During IndyCar’s season finale race weekend, Johnson told reporters Sept. 9 that he planned to explore his options with wife Chandra and daughters Evie and Lydia. Johnson told the Associated Press that his family is considering living abroad for a year or two, and he has toyed with the idea of running in the World Endurance Championship sports car series because of its international locales.

Johnson hasn’t ruled out IndyCar, IMSA sports cars or even a cameo in NASCAR next year. Since retiring from full-time NASCAR after the 2020 season, he has entered the endurance races of the IMSA WeatherTech SportsCar Championship in the No. 48 Ally Cadillac (including Saturday’s Petit Le Mans season finale). Johnson also wants to race in the 24 Hours of Le Mans and is a prime candidate for the Garage 56 entry (a joint project of NASCAR and Hendrick Motorsports).

Johnson told the AP he is interested in becoming the latest driver to try “The Double” and run both the Coca-Cola 600 and Indy 500 on the same day (the most recent was Kurt Busch in 2014).

“You know me and endurance sports, and ‘The Double’ sounds awesome,” Johnson, a four-time Coke 600 winner, told AP. “I’ve always had this respect for the guys who have done ‘The Double.’ I would say it is more of a respect thing than a bucket-list item, and I’d love to put some energy into that idea and see if I can pull it off.”

It is less likely that he would return to IMSA’s endurance events because its top prototype series is being overhauled, limiting the amount of inventory available for the new LMDh cars in the rebranded GTP division.

Johnson has confirmed that he would retain primary sponsor Carvana, which has backed him in IndyCar the past two years. He revealed his decision Monday during the last episode of “Reinventing the Wheel,” Carvana Racing’s eight-part docuseries about his 2023 season.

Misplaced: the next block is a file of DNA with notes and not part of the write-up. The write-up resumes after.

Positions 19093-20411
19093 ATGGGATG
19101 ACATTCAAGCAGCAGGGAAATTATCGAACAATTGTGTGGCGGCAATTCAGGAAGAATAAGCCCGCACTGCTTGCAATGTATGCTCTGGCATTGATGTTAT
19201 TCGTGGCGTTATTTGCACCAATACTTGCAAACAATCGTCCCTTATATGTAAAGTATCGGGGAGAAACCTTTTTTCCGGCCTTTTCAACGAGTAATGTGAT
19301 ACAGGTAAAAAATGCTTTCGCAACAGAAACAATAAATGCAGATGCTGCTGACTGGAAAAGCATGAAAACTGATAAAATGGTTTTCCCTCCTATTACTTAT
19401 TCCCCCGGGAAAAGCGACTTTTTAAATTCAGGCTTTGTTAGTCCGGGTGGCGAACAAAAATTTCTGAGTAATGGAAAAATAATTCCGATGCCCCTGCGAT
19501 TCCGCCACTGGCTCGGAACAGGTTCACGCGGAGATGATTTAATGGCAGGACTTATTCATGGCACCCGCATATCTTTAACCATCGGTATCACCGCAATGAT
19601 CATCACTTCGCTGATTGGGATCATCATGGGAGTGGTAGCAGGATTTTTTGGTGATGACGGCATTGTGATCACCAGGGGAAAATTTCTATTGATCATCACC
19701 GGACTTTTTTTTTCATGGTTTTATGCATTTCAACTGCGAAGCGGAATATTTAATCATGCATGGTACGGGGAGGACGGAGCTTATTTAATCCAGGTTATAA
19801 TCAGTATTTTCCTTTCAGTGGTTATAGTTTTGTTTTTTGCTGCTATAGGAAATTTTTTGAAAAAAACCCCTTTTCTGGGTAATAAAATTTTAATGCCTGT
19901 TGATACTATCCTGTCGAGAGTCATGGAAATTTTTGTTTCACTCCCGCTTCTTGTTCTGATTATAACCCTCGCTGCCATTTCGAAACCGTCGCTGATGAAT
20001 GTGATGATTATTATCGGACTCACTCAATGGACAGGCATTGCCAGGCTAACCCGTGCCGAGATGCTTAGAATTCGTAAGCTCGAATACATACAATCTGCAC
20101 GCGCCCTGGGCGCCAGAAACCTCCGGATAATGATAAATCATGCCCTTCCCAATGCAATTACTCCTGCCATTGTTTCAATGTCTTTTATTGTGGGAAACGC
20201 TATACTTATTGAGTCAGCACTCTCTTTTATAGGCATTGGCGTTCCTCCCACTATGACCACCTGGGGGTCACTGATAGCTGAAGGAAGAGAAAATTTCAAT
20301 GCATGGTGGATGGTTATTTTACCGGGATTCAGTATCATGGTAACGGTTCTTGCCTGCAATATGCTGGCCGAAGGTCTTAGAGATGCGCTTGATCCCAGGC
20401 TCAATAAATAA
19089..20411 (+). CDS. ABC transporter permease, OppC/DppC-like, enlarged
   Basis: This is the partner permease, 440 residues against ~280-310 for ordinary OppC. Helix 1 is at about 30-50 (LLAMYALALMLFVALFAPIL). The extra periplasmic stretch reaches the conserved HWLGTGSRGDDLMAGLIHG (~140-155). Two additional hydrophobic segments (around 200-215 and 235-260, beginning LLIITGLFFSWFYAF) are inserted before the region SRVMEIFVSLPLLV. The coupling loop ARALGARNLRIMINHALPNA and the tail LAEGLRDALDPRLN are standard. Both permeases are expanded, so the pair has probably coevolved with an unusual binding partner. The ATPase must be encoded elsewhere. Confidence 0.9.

“I’m thankful for the partnership with a company like Carvana for allowing me to take this journey in IndyCar, for seeing the value in our partnership and being open to future opportunities together,” Johnson said. “They have truly showed me that there are no finish lines in life. Along with Carvana, The American Legion, Ally, cbdMD and Frank August were there every step of the way, and I couldn’t have done it without all of them. Most importantly — and the true rockstars in all of this –my family, Chani, Evie and Lydia. They have always allowed me to chase my dreams, and we are all just really excited about what the future holds for all of us. I have enjoyed every minute of these last two years.”

Said Carvana co-founder Ryan Keeton: “During the past two years, Jimmie Johnson has been so amazing to collaborate with. Our team admires his passion, hard work and commitment to continuous improvement while also having fun, and we look forward to continuing to support him next year in this new chapter.”